Bashing a broken feature of Apple Configurator 2

I have commented before on some of Apple Configurator 2's (AC2) broken features. There are even some new annoyances that have come to light that make me wonder if Apple hired some high school students for a weekend to program AC2.

One of the biggest things that Apple broke in AC2 that worked just fine in Configurator 1 (AC1) is related to the device names. If you manage a large set of shared iPads, you probably need to fully wipe the iPads from time-to-time to clear out personal user data. Wiping the iPads with a Prepare job is easy enough. Unfortunately, when you run the Prepare job, AC2 resets the names of the iPads and completely forgets the previously assigned names! This is a huge problem when you're trying to troubleshoot issues with a specific iPad. In AC1, the iPads would get renamed to the previously assigned name. I have no idea why Apple removed this functionality in AC2.

In my previous post, I described how to use AC2 in combination with AC1. The Prepare is done via AC2 (which has some iOS 9+ specific Prepare options not found in AC1), and then run AC1 to rename the iPads. Unfortunately, we just replaced the Macs used to manage our iPads and AC1 doesn't just want to rename the iPads, but now wipes them too (undoing the Prepare job). There may also be people out there who don't have AC1 (and don't feel comfortable retrieving it from some sketchy download site).

Bash to the rescue!

AC2 does include a very handy command-line utility that can be used in bash shell scripts to both capture the current device names, and apply those names back to the right iPads. To ensure the command-line utility is installed, click the Apple Configurator 2 menu, and choose "Install Automation Tools...". Now to create the files you will need.

First, let's create a mapping of device ID to current name. Make sure all of the iPads you want to manage are connected. Open a Terminal window and run the following commands.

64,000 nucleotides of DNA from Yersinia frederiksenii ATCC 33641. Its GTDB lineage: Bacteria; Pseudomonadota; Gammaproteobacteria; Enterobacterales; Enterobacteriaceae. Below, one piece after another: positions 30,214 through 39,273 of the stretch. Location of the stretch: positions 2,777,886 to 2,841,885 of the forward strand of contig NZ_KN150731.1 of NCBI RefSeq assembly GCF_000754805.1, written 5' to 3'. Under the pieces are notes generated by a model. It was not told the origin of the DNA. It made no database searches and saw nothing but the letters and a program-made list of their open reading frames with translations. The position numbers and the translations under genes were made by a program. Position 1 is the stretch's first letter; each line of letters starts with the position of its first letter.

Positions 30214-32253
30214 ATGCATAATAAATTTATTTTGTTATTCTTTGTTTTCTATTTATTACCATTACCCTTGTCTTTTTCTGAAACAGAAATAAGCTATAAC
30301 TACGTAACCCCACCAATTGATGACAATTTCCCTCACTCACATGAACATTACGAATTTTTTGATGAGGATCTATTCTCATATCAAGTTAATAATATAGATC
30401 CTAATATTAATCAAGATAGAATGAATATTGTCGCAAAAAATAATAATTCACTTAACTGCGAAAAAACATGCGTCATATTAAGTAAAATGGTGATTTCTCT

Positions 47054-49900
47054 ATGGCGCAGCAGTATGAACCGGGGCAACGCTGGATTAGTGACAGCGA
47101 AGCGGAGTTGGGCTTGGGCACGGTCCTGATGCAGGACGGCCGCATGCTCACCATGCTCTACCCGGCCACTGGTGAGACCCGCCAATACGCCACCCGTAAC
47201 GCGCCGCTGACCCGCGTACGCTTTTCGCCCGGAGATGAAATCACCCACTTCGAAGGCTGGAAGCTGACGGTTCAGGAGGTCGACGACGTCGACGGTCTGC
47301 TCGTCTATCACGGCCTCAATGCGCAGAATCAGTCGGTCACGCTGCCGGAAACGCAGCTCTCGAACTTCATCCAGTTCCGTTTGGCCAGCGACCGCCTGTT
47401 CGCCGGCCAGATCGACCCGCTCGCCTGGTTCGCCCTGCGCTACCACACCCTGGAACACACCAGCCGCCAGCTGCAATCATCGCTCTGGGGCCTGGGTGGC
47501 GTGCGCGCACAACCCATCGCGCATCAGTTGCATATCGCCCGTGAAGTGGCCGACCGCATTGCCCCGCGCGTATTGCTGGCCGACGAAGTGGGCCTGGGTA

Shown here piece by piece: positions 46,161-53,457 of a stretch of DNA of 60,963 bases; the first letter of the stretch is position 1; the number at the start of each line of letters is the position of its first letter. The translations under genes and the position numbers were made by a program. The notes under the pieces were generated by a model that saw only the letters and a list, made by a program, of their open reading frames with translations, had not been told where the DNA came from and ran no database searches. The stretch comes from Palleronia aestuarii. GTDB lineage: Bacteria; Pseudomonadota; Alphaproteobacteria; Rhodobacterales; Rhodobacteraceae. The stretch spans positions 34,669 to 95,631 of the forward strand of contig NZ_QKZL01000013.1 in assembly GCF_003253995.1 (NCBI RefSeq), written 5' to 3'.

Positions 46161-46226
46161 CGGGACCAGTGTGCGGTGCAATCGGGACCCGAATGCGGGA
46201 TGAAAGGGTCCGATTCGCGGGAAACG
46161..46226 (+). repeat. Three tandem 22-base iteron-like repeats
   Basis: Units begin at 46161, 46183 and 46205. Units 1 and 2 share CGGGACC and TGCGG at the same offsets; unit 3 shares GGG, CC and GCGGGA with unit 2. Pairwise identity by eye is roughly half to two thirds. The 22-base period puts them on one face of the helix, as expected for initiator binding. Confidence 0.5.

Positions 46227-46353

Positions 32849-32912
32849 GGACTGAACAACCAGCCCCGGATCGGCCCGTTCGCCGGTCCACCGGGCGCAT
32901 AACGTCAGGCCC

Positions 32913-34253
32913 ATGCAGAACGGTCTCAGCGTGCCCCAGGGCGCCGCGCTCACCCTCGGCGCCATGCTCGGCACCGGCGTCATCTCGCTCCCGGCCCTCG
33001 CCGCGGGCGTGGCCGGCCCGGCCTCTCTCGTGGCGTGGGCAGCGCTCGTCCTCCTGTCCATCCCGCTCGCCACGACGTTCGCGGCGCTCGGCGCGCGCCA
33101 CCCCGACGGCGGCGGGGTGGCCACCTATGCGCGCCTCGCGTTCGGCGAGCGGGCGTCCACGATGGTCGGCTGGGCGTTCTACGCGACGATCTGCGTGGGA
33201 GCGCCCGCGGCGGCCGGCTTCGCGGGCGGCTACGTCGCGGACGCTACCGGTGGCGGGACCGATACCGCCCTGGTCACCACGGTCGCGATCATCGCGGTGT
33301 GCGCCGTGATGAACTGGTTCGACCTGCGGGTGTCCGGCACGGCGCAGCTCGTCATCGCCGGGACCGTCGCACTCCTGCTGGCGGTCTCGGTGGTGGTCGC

mkdir ~/Desktop/Rename
/usr/local/bin/cfgutil list | sed -e 's/.*ECID: 0x/0x/' | sed -e 's/[ ]*UDID: .*Name: /,/' >> ~/Desktop/Rename/ipad_lookup.txt

Note that is a tab between the [ ]. You cannot just hit the tab key in Terminal for a tab. You must first press CTRL+V, then the tab key.

This will create a CSV (comma separated values) text file with the device ID to name mapping in a folder called "Rename" on your desktop. Save this file (make a backup somewhere). You don't want to lose it. Open the file with a text editor to make sure all of the iPads are listed. You should only need to run this command once unless you add more iPads or decide to rename them.

Once you have the above file, you can safely run a Prepare job. After the Prepare job is done, you will need a script to rename the iPads. Rather than give full details about how to create a script here, I will simply refer you to another site describing the process. It isn't hard, and you just need to do this once. Simply follow the steps there, copying in the following lines into the script.

/usr/local/bin/cfgutil list | sed -e 's/.*ECID: 0x/0x/' | sed -e 's/.UDID:.*//' > $WORKDIR/connected_iPads
while read ECID; do
  IPADNAME=`grep $ECID $WORKDIR/ipad_lookup.txt | sed -e 's/.*,//'`
  /usr/local/bin/cfgutil -e $ECID rename "$IPADNAME"
done < "$WORKDIR/connected_iPads"
rm $WORKDIR/connected_iPads

Make sure to save the script in the Rename folder on your desktop. I named the script file "".

That script first detects all connected devices. For each connected device, it looks up the unique device ID in the previously created ipad_lookup.txt file, and renames the iPad accordingly. You can run this script while AC2 is running, and watch the names change as the script runs.

There you have it. Bash scripting is extremely powerful, and in just a few lines it solves one of the most annoying problems with AC2.

The Physical Web

This will just be a quick post for an experiment over the next few days.

If you are at FETC 2017 and get notified about this post, take a look around. I should be nearby. Introduce yourself and let me know your experiences with beacons and the physical web.

For those of you reading this and wondering what the heck is the physical web, take a look at's Physical Web Q&A.

As for my own personal experiences, I have yet to stumble across a single beacon in my travels. Maybe that will change this week since this is the first large technology conference I will be at since enabling the physical web settings on my device.